film


david cronenbergDavid Cronenberg has a new multimedia project involving a fictional mobile body-add-on gadget called “Personal On-Demand,” or POD for short, ostensibly created by biotech startup firm BODY/MIND/CHANGE. Are you ready for your fitting?

MEET POD (PERSONAL ON-DEMAND), THE ULTIMATE RECOMMENDATION ENGINE. POD IS AN EMOTIONAL SENSORY LEARNING AND DATA-MINING ORGANISM. WE’VE REDESIGNED THE RECOMMENDATION ENGINE TO MAKE DISCOVERING THE THINGS YOU NEED, LOVE OR DESIRE EFFORTLESS. POD GROWS WITH YOU TO BECOME AN INTUITIVE COMPANION, FULFILLING YOUR DEEPEST DESIRES ON DEMAND.





Avant-garde filmmaker Pramod Pati created luscious, poetic, beautifully-scored short films on behalf of the Indian government (sometimes with social-educational purposes such as promoting family planning). Highlights include Abid, below, and 1968’s symbolism-rich Explorer. The Seventh Art provides some background:

Pramod Pati, who died an untimely death at the age of 42, worked for the Films Division of the Ministry of Information and Broadcasting in India, which commissioned feature-length and short documentaries as well as short animation films for the purposes of cultural archiving and nationwide information dissemination. The documentaries generally consisted of profiles of artistes practicing traditional forms, educational films for adults, and simple moral tales and basic literacy courses for children.

Although there was an obvious restriction on the type of subjects filmmakers can choose, the Films Division, like the Kanun in Iran, was free from commercial concerns and thus presented a higher scope for formal experimentation for directors.


In 2010, Londoner Gemma Atkinson was restrained, handcuffed, and threatened with arrest for an “act of terror” after using her phone to film police as they engaged in a random stop-and-frisk of her boyfriend. She launched a legal battle, and, with the money from a settlement, produced the following short film about her experience and how to resist police abuse of power:




Todd Strauss-Schulson’s expertly constructed short film Valibation depicts circumstances going horribly awry after a man becomes too fixated on the twin streams of validation he derives from checking his smartphone and engaging in casual sexual hookups. Could this be the nightmarish next stage in human evolution?

Be advised not to watch this at work, if sexually explicit, stomach-churning Videodrome-style body horror doesn’t fit at your office:


Dreaming of planned libertarian communities seems to be all the rage. But perhaps the only place they can succeed is in outer space. Via Smithsonian Magazine, Matt Novak on the 1978 think-tank-produced movie Libra:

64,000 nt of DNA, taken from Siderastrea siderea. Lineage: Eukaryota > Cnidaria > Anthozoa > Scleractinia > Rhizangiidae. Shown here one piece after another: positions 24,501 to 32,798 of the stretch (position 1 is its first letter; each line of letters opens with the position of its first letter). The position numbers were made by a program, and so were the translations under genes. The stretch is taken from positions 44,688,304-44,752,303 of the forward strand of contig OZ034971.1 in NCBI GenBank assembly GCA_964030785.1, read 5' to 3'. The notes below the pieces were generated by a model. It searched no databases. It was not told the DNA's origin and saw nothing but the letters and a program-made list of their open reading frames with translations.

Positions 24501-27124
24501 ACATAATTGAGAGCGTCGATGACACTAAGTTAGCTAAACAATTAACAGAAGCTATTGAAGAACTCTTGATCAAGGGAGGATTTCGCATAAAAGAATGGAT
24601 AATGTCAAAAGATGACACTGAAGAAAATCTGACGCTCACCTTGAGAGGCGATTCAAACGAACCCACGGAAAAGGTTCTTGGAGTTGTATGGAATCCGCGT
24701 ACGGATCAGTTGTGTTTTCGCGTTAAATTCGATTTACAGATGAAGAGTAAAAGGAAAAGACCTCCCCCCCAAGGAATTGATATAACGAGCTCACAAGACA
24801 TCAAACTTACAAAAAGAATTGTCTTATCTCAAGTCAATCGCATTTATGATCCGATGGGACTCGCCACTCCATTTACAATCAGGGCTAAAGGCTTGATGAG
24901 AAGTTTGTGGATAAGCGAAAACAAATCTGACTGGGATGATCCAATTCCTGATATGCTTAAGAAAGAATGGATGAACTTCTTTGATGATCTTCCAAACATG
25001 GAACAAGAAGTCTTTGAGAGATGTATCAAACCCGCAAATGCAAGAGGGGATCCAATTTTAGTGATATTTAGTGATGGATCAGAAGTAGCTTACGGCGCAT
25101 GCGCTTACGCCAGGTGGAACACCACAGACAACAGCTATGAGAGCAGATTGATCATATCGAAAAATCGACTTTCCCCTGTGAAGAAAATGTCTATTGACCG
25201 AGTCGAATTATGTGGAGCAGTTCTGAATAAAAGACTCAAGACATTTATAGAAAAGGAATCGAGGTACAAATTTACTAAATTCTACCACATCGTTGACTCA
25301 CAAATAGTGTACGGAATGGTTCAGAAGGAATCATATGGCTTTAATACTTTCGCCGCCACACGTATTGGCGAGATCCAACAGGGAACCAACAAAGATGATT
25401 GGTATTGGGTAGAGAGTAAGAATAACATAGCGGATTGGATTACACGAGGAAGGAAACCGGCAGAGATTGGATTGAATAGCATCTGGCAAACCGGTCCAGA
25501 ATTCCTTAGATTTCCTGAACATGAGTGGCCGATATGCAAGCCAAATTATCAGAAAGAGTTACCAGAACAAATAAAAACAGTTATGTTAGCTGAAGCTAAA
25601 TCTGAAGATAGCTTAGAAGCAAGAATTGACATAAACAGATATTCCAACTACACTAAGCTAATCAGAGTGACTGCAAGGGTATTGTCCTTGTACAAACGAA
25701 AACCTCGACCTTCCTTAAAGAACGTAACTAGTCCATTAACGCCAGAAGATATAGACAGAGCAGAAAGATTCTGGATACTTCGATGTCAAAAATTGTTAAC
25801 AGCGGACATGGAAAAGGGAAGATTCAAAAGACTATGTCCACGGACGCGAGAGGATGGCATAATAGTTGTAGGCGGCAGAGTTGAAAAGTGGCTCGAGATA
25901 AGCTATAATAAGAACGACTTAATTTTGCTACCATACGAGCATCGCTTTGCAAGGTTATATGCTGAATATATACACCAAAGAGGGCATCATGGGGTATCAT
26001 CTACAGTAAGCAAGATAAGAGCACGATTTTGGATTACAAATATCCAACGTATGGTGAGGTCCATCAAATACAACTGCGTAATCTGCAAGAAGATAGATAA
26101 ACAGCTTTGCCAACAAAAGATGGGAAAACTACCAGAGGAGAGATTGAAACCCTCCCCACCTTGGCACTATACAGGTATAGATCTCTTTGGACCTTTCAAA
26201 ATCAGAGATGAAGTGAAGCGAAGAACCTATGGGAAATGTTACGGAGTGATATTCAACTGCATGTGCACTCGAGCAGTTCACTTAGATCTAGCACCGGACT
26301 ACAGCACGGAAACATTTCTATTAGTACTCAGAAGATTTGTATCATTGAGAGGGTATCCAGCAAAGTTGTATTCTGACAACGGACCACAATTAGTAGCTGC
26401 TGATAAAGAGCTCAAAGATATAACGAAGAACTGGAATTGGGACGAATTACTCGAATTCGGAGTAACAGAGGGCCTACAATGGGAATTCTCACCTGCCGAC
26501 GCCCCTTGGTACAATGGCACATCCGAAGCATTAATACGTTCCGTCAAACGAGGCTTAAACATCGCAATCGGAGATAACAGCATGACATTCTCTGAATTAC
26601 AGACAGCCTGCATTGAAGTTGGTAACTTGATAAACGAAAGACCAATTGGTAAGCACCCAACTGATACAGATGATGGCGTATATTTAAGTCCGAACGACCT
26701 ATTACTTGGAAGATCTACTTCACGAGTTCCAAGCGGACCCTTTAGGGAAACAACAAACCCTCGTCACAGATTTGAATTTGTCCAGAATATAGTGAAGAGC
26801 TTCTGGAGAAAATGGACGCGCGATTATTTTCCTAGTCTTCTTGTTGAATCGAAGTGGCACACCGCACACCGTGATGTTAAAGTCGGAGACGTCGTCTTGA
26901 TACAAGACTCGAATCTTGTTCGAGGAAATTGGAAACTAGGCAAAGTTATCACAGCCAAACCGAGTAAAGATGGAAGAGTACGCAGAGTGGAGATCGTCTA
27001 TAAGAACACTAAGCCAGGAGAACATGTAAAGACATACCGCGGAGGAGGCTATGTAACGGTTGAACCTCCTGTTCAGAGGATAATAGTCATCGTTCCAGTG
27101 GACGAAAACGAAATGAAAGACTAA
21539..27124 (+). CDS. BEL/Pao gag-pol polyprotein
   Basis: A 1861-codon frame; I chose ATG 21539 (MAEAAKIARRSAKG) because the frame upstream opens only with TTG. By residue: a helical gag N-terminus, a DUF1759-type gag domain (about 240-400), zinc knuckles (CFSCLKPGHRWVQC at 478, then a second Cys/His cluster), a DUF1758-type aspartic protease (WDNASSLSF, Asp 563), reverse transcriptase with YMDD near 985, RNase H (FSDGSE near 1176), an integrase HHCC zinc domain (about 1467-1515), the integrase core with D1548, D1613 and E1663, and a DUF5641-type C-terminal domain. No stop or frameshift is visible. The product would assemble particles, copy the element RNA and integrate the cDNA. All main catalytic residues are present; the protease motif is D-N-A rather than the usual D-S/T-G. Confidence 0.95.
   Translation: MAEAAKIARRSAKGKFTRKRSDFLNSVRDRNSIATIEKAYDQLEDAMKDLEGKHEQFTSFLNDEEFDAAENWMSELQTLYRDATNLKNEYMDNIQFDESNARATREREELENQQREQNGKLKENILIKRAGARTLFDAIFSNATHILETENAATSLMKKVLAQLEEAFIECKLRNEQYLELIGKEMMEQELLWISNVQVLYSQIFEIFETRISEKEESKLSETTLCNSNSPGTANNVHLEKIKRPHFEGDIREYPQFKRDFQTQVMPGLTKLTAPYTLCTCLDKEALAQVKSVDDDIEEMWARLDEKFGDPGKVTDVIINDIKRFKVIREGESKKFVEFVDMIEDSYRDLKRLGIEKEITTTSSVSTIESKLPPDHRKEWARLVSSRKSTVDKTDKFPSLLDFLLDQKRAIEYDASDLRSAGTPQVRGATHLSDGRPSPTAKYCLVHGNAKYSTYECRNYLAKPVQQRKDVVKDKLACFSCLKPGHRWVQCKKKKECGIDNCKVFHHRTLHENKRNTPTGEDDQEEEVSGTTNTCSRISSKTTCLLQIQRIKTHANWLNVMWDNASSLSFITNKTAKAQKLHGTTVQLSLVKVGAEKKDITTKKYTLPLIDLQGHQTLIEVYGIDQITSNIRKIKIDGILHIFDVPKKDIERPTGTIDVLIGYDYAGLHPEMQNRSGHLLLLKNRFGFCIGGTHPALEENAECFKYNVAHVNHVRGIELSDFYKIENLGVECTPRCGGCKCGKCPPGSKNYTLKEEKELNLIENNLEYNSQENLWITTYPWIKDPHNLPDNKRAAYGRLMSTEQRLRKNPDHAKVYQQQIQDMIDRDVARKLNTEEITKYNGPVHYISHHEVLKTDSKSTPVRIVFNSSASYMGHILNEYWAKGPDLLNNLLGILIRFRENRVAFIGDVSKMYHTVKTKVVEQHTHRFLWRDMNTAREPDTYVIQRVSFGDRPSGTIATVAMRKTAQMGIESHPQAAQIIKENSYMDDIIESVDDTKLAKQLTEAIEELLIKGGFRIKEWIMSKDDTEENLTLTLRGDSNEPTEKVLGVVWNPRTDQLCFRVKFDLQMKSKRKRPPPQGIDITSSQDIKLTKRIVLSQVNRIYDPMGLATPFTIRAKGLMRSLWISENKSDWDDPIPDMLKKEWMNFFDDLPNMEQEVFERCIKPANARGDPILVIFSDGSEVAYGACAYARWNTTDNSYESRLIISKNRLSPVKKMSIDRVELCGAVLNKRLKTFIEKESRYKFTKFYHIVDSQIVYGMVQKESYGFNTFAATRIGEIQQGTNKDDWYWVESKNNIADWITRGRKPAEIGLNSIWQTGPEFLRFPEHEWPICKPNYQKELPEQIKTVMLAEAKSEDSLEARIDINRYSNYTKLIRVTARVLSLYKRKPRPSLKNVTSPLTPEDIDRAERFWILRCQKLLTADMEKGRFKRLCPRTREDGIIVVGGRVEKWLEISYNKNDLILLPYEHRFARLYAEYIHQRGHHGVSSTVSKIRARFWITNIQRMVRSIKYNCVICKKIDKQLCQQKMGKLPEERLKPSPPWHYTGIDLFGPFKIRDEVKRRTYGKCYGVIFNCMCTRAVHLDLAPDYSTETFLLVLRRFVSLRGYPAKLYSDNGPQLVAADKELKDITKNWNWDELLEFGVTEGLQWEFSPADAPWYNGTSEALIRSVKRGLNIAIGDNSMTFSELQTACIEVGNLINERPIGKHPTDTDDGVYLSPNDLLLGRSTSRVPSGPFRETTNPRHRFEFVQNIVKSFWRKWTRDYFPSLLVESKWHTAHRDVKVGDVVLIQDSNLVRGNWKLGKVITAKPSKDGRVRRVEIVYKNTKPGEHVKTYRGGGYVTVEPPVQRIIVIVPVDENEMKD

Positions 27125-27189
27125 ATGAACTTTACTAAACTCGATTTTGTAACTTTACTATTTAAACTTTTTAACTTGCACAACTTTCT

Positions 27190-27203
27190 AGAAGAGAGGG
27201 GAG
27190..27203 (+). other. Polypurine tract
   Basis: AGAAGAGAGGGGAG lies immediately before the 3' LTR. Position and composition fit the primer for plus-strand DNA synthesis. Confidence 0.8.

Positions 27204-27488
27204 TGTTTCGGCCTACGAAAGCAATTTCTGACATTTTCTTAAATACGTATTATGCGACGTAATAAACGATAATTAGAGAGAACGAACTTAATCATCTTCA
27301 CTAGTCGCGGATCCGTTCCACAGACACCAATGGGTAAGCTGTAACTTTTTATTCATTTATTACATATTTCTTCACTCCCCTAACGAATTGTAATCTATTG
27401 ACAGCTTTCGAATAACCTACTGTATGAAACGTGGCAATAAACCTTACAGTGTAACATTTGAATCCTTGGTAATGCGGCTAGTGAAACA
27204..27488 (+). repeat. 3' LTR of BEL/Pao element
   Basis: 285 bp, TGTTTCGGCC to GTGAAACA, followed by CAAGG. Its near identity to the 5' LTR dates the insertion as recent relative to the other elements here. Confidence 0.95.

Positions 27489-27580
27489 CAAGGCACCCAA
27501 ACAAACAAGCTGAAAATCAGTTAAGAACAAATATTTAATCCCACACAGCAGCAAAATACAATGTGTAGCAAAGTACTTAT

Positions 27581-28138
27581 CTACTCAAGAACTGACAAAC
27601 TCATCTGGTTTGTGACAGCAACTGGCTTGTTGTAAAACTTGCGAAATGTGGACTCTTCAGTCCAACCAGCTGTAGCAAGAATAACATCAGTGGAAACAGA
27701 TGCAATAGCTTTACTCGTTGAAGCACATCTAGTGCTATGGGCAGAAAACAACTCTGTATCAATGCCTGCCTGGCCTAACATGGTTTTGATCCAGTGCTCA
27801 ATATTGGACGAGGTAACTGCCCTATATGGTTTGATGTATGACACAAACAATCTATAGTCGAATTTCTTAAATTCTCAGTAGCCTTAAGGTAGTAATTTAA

Produced and distributed by a free-market group based in San Diego called World Research, Inc., the 40-minute film is set in the year 2003 and gives viewers a look at two vastly different worlds. On Earth, a world government has formed and everything is micromanaged to death, killing private enterprise. But in space, there’s true hope for freedom. Viewers get an interesting peek into what daily life is like when a Libra resident shows off her Abacus computer,  which is a bit like Siri.

The film’s vision for 2003 isn’t very pleasant — at least for those left on Earth. The people of Libra seem happy, while those on Earth cope with the world government’s dystopian top-down management of resources.


How much of the ACLU’s prescient 2004 short film Ordering Pizza, which envisions ordering a pizza online in a future dystopian electronic surveillance state, has is already starting to come true? Getting takeout has never been so traumatic:

We are facing a flood of powerful new technologies that expand the potential for centralized monitoring, an executive branch aggressively seeking new powers to spy on citizens, a docile Congress and courts, as well as a cadre of mega-corporations that are willing to become extensions of the surveillance state. We confront the possibility of a dark future where our every move, our every transaction, our every communication is recorded, compiled, and stored away, ready for access by the authorities whenever they want.